Jupiter comes to opposition on August 20th, when it will shine brighter and closer than at any other time this year. With nights starting earlier and cooler temperatures arriving, there’s no better time to make the most of the planet.

Jupiter and GRS
Jupiter reaches opposition on August 20th when it will be closest to the Earth in 2021. Even small telescopes will reveal belts and zones on its windy disk. North is up.
Christopher Go

Roughly every 13 months Earth comes from behind and passes Jupiter in a planetary horse race that's been going on for billions of years. And the prize? Spectacular views of the solar system's largest planet from dusk till dawn.

Jupiter opposition diagram
At opposition, Jupiter and the Earth line up on the same side of the Sun. At solar conjunction next March, they'll lie on opposite sides of the Sun and stand 893 million kilometers apart. Not to scale.
Bob King

On August 20th, the Earth and Jupiter will line up on the same side of the Sun, when they'll be closest for the year. Separated by just 600 million kilometers, Jupiter will gleam at magnitude –2.9, with a pleasingly plump diameter of 49.1″. The two are only slightly more distant than they'll be in September 2022 at perihelic opposition.

Jupiter and Saturn in Capricornus
Jupiter and Saturn brighten up the dim constellation Capricornus on August 15, 2021.
Bob King

Jupiter already dominates the evening sky, poking out from between tree branches and catching your eye even when you're not looking. It's still paired with Saturn like last year but the planets are farther apart, residing on either side of Capricornus and separated by about 18°. Speedier Jupiter continues to outpace Saturn. Next year they'll only be distant neighbors. On the night of August 21–22, the full Moon and Jupiter will line up in conjunction 5° apart — an eye-grabber even for city dwellers.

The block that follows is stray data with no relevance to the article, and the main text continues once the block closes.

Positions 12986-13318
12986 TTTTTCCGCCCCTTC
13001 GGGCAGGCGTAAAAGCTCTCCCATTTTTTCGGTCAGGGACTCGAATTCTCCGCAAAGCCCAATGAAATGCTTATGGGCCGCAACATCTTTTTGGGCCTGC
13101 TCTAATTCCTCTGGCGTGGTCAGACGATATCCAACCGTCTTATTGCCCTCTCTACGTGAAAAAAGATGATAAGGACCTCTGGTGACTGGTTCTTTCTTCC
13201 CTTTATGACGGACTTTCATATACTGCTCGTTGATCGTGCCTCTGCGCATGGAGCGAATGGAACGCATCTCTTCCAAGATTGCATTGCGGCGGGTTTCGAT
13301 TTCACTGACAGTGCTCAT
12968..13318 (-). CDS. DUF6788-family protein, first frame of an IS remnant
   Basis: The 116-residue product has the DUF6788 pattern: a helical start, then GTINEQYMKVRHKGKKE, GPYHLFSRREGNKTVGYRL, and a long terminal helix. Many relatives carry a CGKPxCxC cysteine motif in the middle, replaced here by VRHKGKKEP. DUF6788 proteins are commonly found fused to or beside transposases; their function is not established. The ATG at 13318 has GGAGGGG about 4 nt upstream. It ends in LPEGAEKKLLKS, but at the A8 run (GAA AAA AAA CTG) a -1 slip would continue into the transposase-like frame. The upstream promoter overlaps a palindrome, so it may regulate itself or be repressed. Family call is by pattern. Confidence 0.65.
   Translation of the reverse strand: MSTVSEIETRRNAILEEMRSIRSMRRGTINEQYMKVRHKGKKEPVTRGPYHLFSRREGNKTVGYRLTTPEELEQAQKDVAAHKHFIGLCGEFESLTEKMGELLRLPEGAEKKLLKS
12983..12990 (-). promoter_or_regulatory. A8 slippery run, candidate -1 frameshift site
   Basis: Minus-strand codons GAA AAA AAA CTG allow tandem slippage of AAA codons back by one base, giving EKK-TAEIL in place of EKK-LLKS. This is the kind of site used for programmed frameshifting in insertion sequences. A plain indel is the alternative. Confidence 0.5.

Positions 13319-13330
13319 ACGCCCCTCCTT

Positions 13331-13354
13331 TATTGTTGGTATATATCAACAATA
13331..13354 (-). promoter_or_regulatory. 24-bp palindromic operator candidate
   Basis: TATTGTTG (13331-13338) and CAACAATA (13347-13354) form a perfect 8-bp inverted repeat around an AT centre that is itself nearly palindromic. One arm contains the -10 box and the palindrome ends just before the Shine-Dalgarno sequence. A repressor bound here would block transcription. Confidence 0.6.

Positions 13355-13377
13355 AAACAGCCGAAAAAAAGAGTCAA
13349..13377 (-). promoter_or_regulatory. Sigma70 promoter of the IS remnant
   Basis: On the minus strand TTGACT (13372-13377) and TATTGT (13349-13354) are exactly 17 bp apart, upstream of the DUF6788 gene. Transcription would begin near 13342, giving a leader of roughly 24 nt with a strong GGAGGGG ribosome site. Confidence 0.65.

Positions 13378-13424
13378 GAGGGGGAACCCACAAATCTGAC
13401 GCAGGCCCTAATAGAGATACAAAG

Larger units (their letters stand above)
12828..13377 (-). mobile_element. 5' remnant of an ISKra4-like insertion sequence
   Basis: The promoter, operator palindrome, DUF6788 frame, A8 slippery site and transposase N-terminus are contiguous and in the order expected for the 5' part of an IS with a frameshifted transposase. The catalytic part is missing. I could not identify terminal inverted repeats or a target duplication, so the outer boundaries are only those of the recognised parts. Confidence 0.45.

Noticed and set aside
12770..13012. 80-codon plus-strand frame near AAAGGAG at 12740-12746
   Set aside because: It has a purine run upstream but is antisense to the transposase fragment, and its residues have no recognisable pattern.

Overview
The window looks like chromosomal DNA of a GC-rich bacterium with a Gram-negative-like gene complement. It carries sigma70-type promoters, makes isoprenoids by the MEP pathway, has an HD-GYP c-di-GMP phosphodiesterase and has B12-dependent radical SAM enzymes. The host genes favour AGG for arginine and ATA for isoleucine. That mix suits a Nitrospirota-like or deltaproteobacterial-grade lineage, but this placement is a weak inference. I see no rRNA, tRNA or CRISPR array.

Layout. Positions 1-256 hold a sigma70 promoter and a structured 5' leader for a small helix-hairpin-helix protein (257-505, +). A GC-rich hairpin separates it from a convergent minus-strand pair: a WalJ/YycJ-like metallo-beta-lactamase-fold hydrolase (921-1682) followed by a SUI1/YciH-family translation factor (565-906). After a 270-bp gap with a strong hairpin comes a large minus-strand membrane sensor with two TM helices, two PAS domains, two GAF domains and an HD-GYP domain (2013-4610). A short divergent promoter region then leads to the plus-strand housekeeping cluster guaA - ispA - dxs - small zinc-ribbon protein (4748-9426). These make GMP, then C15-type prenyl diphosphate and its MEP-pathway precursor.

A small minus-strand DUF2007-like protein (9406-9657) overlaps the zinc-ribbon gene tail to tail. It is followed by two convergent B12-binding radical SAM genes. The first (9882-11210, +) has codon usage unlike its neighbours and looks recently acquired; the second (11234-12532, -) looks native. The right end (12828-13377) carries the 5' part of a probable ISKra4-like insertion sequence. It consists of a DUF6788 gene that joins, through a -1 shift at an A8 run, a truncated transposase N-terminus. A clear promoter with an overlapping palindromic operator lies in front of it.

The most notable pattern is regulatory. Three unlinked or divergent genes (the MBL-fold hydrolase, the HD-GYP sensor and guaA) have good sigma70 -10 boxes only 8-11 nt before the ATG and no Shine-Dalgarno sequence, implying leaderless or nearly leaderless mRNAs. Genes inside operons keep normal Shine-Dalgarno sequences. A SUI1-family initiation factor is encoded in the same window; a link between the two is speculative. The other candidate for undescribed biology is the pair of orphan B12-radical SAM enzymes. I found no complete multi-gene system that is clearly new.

Jovian Shadow-casting

If you've wondered if Jupiter casts a shadow similar to Venus, the answer is yes! J. C. Duncan of Lowell Observatory reported seeing "a rectangular patch of light on the floor" through the slit of the dome housing 24-inch Clark telescope in November 1905. He observed the light on several occasions and once saw his shadow "cast by the planet on the snow outside."

Jupiter shadow and setup
Laurent Joli-Coeur modified an equatorial mount to track and photograph the shadow (left) of a gnomon by Jupiter light with a 60-mm f/2.8 macro lens.
Laurent Joli-Coeur

More recently, Canadian amateur Laurent Joli-Coeur successfully photographed the shadow of a gnomon cast by Jupiter's light in November 2011. To keep the shadow from smearing during the 5-minute time exposure at ISO 1600 he tracked it using an equatorial mount. For an extra challenge, observers under exceptionally dark skies can attempt to see Jupiter shadows by naked eye alone.